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Buddenbrooks: the Decline of a Family (Vintage International)

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Johann Buddenbrook ( YOH-hahn BOO-dehn-brohk), the stout, rosy-faced, benevolent-looking patriarch of the Buddenbrook family. He is the wealthy, successful senior partner of a grain-trading firm inherited from his father. Sounds slightly like Monty Python but that’s all the mild humour you get in the stone-cold pudding of dreariness that is Buddenbrooks. The only fun to be had is when the pert young daughter gets married off to some grotesque nasty businessman who later goes bankrupt. Yeah, that’s not much to laugh about.

We barely mentioned the French – the Mitterrands, the Le Pens, the De Gaulles – let alone the Swiss Bernoulli family of mathematicians, or the English Knott family of lighthouse keepers. Among the fictional families, the Simpsons got a mention, but Tolkein's Tooks and JD Salinger's Glass family failed to make the cut. There is a concept in statistics, Regression or Reversion to the Mean, which is widely used in a variety of fields of knowledge. It was first realized by Sir Francis Galton, cousin of Charles Darwin, when he worked on the correlation of heights between adult children and parents.


The sentences are laboriously convoluted, sometimes leaving me without any kind of overview on how this sentence may be structured. The writing style is not difficult to read and understand, though - Mann is able to write engaging chapters, using exactly the right lengths and engaging his readers by creating an interesting atmosphere and allowing you to easily imagine the setting in front of your imaginary eye. And there is a certain subtlety about his humor, which I was personally able to enjoy a lot. Mann views his characters with both irony and intense empathy, propelling the reader’s journey through this momentous narrative. - Summary by Bruce Pirie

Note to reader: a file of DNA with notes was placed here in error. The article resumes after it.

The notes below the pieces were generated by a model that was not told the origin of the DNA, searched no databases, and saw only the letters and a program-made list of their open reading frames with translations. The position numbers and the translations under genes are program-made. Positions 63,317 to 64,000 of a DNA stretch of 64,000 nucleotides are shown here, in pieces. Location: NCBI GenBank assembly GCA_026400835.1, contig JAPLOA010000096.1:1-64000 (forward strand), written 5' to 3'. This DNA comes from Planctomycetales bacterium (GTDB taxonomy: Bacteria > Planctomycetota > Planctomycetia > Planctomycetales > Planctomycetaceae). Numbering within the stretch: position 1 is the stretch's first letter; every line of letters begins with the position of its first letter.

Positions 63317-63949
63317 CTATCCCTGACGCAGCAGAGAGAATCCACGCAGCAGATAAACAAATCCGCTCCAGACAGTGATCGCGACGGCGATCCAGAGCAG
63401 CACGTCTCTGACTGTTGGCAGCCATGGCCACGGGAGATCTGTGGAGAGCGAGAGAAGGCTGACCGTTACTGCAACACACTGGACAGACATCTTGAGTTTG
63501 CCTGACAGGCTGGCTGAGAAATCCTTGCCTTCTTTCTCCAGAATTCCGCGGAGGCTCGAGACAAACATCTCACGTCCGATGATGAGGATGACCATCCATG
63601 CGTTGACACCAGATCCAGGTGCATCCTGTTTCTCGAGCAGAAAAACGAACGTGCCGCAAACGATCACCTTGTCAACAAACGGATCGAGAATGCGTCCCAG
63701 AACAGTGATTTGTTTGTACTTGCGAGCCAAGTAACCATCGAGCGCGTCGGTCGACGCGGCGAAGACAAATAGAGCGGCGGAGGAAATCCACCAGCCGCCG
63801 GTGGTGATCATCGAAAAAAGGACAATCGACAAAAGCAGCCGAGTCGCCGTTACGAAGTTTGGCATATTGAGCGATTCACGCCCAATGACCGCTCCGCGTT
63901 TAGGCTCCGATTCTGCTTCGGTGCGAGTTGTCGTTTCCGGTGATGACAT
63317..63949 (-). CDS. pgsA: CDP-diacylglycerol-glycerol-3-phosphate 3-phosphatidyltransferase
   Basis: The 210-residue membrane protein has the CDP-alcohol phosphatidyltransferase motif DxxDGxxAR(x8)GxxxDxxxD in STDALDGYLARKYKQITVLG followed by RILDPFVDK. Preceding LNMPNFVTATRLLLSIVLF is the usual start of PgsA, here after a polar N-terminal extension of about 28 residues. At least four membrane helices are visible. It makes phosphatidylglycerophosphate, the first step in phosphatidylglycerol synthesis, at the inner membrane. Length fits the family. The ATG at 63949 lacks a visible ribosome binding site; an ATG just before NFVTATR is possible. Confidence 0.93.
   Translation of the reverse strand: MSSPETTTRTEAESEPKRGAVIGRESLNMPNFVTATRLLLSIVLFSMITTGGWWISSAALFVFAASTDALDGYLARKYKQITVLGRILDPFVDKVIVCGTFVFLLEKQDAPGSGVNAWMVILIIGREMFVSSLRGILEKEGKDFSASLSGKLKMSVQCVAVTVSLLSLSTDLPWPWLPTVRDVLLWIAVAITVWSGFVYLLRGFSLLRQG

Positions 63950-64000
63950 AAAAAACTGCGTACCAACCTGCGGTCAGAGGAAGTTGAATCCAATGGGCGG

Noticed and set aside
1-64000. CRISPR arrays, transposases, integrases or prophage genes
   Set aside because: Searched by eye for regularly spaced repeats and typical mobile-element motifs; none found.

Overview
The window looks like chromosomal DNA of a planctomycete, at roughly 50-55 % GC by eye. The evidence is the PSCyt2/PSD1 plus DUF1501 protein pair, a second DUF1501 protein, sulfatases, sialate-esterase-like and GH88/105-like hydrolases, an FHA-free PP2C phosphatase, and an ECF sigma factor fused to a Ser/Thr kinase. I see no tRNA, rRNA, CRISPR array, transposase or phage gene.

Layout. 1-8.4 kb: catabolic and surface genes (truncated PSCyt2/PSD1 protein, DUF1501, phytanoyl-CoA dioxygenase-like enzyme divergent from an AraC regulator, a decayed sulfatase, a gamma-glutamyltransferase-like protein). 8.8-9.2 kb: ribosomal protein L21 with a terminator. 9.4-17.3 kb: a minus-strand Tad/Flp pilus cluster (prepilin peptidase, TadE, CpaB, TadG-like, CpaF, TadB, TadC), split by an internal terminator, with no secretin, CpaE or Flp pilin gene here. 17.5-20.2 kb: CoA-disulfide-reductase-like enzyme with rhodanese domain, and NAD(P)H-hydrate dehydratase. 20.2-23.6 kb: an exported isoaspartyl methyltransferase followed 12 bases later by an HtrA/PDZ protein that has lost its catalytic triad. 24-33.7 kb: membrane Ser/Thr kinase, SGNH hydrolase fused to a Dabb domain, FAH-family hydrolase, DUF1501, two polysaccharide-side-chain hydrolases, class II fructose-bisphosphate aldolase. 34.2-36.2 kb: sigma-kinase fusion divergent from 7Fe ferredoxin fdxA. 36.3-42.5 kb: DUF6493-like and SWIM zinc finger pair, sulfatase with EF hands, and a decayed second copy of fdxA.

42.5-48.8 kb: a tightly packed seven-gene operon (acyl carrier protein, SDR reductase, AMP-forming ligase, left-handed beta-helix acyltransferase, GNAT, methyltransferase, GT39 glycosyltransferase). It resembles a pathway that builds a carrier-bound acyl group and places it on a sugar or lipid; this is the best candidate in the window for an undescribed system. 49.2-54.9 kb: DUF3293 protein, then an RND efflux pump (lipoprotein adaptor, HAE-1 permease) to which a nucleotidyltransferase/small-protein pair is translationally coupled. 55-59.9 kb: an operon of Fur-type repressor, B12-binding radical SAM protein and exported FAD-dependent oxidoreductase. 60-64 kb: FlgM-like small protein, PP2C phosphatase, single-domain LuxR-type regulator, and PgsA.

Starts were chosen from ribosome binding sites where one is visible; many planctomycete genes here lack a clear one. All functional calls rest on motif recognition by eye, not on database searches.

Lord Herr Consul,” said Carl Smolt, somewhat abashed, “Rivolution it has to be. Ther’s revolution iverywheer, in Berlin, in Paris –“ The story of the Buddenbrooks is, as the subtitle suggests, about the decline of a wealthy German family during the nineteenth century. It follows multiple generations of Buddenbrooks through their daily minutiae, as well as through marriages and financial struggles. The problem is I felt like I was reading one event after another without any emotional attachment to the characters and what was happening to them. I had begun to really enjoy this section but all too soon, the symphony ended almost on the same note as it had begun: with the fluty tones of the 'little prophetess' and altogether noble character, Sesemi Weichbrodt. Buddenbrooks was Mann's first major novel, a thinly veiled account of his own family's rise and fall over the course of the mid nineteenth century. For a book written by a young man who was only 25 when it was published, it is extremely impressive, but it is very much a book of its time, and by modern standards it sometimes seems glacially slow moving, but very atmospheric, and it recreates a lost world in vivid detail.As the older children grow up, their personalities begin to show. Diligent and industrious Thomas seems likely to inherit the business some day. By contrast, Christian is more interested in entertainment and leisure. Tony has grown quite conceited and spurns an advance from the son of another up-and-coming family, Herman Hagenström. Herman takes it in stride, but Tony bears a grudge against him for the rest of her life. The elder Johann and Antoinette die, and the younger Johann takes over the business, and gives Gotthold his fair share of the inheritance. The half-brothers will never be close, though, and Gotthold's three spinster daughters continue to resent Johann's side of the family, and delight in their misfortune over the coming years. Thomas goes to Amsterdam to study, while Tony goes to boarding school. After finishing school, Tony remains lifelong friends with her former teacher, Therese "Sesemi" Weichbrodt. This pattern applies particularly to family business dynasties: capitalism triumphs over hearth and home. But for others, the Buddenbrooks effect is only the beginning of a much longer and more complicated story, or simply does not apply at all. The Mughals, for example, ruled for generations, demonstrating, if anything, a kind of double Buddenbrooks effect. And there were dozens of Bachs who excelled as musicians from the 16th to the 19th century. The great Khan squash dynasty were more like a sprawling clan than a family. And the Holy Family abide by rules entirely of their own. Librarian Note: There is more than one author in the GoodReads database with this name. See this thread for more information.

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